Blue Jays vs. Red Sox: Who has the advantage in a position-by-position breakdown?

Andy Moore
Tampa Bay Rays v Toronto Blue Jays
Tampa Bay Rays v Toronto Blue Jays / Mark Blinch/GettyImages
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Second Base

Neither side appear to have huge expectations in terms of offense from the second base position this year. 

Whit Merrifield seems likely to start for the Jays, but in reality this could turn into a ‘ride the hot hand’ case with Santiago Espinal and Cavan Biggio also in the mix. Following his arrival in Toronto, Merrifield took a little while to warm up before reverting back to his normal self - ending the second half of the season with a .750 OPS and a couple of clutch hits as the Jays kept themselves in the playoff picture. 

After a tremendous start to the 2022 season, Espinal dropped off through July and August. He will still provide a strong defensive option in the infield, whilst coming up with the occasional useful knock - but it feels like Merrifield’s job to lose.

Christian Arroyo should start the year as Boston’s everyday second baseman after a pretty solid campaign last year. He posted a .286 average, the highest of his fledgling career, hitting six round trippers and knocking in 36 runs across 87 games. Like the Jays, it’s a whole lot of average but Arroyo will no doubt continue to develop as a player.

Advantage: Tie

Shortstop

Bo Bichette is a key part of the Blue Jays offense, as he proved in September/October 2022 with a .406 average, seven home runs and 27 RBI. There remain some concerns about his defense, but there won’t be many people that doubt the impact he has on his team.

If the Red Sox had Trevor Story available to start the season this may have been a tighter outcome, but with Kiké Hernández penciled in as the starting short stop, it’s clearly advantage Bichette. Hernandez played seven games at the position last season and, although he has had previous experience playing there, it feels like a very makeshift solution for Boston.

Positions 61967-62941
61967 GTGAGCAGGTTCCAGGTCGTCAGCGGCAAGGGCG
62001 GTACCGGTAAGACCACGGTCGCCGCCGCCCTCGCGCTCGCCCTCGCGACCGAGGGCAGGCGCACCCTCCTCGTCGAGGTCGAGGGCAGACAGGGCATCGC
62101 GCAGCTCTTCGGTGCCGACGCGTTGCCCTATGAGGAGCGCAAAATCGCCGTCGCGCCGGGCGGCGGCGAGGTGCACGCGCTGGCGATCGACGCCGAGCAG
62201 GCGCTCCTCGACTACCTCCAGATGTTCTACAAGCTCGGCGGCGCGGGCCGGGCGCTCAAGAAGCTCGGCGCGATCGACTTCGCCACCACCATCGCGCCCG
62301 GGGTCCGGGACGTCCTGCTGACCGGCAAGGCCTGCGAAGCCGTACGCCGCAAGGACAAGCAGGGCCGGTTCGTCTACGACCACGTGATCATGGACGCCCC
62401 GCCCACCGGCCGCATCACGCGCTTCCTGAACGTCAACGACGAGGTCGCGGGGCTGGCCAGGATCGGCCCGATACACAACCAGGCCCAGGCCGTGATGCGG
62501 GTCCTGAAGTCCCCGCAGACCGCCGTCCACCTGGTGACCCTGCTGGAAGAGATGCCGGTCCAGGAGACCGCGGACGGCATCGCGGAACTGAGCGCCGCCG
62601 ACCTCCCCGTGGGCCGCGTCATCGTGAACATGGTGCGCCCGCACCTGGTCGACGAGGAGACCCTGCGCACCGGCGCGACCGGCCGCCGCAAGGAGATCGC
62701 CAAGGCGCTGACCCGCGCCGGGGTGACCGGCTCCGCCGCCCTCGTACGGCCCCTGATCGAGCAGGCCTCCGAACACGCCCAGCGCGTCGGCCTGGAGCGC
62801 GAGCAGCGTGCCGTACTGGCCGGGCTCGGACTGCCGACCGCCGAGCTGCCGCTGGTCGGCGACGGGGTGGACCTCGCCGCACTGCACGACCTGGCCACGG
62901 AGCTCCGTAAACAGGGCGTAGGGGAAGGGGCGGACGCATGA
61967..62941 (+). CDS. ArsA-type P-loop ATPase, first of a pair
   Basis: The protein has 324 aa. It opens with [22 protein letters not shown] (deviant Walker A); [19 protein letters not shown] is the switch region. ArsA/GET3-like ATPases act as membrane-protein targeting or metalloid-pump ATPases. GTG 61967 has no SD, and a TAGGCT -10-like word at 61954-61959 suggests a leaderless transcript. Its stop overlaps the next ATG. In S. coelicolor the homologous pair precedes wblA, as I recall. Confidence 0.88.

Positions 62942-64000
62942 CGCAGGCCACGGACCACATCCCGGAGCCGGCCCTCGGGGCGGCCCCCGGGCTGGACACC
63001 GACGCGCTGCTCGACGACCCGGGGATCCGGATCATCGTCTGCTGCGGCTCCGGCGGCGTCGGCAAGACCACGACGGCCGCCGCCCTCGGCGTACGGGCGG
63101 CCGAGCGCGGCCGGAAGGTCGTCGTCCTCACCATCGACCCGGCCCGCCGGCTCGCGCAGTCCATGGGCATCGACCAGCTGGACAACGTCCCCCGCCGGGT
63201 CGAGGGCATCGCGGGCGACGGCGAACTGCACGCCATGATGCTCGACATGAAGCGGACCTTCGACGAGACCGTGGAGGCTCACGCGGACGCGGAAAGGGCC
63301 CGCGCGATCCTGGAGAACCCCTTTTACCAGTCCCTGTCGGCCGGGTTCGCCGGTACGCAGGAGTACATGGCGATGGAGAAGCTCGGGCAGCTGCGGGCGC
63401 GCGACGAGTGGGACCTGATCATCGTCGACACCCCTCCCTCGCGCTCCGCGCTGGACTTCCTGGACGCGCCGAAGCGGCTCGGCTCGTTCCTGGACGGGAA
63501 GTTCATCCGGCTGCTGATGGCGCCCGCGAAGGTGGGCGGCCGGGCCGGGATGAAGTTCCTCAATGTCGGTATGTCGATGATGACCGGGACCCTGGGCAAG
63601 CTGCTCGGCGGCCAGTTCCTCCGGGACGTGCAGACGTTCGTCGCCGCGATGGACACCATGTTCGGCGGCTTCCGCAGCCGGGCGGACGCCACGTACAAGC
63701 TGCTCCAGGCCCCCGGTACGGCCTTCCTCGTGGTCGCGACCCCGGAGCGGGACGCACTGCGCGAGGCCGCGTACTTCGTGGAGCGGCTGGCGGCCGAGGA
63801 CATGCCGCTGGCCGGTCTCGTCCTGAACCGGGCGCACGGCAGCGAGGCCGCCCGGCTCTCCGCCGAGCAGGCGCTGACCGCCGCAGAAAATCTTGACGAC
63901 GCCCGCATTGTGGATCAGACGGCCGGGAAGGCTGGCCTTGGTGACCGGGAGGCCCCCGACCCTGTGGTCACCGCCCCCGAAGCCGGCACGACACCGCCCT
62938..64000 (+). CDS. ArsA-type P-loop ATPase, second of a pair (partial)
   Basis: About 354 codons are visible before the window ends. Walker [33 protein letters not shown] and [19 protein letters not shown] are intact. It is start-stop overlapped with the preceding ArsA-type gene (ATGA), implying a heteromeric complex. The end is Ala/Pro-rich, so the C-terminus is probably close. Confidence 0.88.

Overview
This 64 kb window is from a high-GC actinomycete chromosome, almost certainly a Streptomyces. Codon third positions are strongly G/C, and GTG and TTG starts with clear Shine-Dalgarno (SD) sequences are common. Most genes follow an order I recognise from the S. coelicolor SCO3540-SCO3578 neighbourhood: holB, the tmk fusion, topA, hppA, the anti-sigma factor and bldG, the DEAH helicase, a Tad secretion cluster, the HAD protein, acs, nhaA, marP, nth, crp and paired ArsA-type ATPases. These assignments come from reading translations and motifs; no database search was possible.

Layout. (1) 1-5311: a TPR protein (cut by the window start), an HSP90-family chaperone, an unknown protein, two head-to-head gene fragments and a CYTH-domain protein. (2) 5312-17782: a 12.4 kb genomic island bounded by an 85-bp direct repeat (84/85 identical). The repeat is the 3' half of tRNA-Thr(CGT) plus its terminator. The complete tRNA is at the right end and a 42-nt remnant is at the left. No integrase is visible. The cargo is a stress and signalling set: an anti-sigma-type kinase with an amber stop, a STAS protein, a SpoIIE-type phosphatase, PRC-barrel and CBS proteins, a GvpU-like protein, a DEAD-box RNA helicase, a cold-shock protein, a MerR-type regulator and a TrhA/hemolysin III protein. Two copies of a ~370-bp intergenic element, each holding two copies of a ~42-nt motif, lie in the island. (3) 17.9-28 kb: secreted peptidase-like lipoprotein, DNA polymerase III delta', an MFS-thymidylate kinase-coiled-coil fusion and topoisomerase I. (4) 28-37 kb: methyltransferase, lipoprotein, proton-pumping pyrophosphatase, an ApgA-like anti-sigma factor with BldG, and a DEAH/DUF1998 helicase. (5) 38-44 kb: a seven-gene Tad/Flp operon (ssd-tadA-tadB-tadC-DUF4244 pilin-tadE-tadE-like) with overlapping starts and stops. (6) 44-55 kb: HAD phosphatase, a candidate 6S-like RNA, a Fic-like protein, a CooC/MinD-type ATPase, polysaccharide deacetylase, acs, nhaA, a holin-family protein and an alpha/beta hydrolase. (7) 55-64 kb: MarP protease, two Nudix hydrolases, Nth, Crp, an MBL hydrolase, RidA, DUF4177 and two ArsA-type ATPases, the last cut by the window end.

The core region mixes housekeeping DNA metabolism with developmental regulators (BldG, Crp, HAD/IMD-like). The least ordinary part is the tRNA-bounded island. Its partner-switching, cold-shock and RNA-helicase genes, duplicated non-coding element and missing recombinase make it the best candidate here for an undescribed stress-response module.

Advantage: Blue Jays

Third Base

After a pretty drab offseason, the signing of Rafael Devers to a long term extension appears to have given the Red Sox faithful a reason to get excited ahead of Spring Training. With a strong hard hit percentage and the ability to hit to all corners of the field, the Dominican native is easily the most important part of Boston’s lineup. Add in Justin Turner as a strong veteran backup, and the Sox are looking very strong at the hot corner.

The Blue Jays have their own hard hitter at third base. Matt Chapman is one of the MLB’s premiere defenders, with a career UZR of 49.8 and multiple gold gloves, but he’s also capable of making clutch plays on offense. With 27 home runs last season he matched Devers, but he did lag behind in most other categories.

Given the depth they have at the position, this feels like a very narrow advantage for the Red Sox.

Advantage: Red Sox

Outfield

Clearly the Blue Jays’ outfield has undergone a massive overhaul over the offseason. The addition of Kevin Kiermaier and Daulton Varsho signals a nod towards defensive improvement from the front office. However, they do boast one of the better lead off hitters in the league in George Springer.

If Springer can stay healthy all season, he’ll be by far and away the most impactful offensive player between the two teams - but that is a big ‘if’. Opposite him at left field, Varsho should contribute effectively as well, especially if he can replicate his 2022 stats (27 home runs, 74 RBI and 16 stolen bases). There’s also an injury question mark around Kiermaier, but if stays in one piece ‘the Outlaw’ can bring his impressive range to the outfield of the refurbished Rogers Centre.

Jarren Duran had a tough start to life in the big leagues, especially after losing a fly ball in the Fenway lights against the Jays. However, his development will be the key to the future prospects of the Red Sox’s outfield. New addition Masataka Yoshida brings a reputation as a good contact hitter with him to Boston, and he’ll most likely slot into the lead off spot from opening day onwards. 

With Duran and Yoshida relatively untried in the MLB, 26 year old Alex Verdugo now takes on the role of leader in the Red Sox outfield. Verdugo is a slightly above average hitter who lacks a little on defense. However, he’ll be crucial to the success of his team in 2023, as he possesses the most proven bat in the middle of the Red Sox order.

Advantage: Blue Jays

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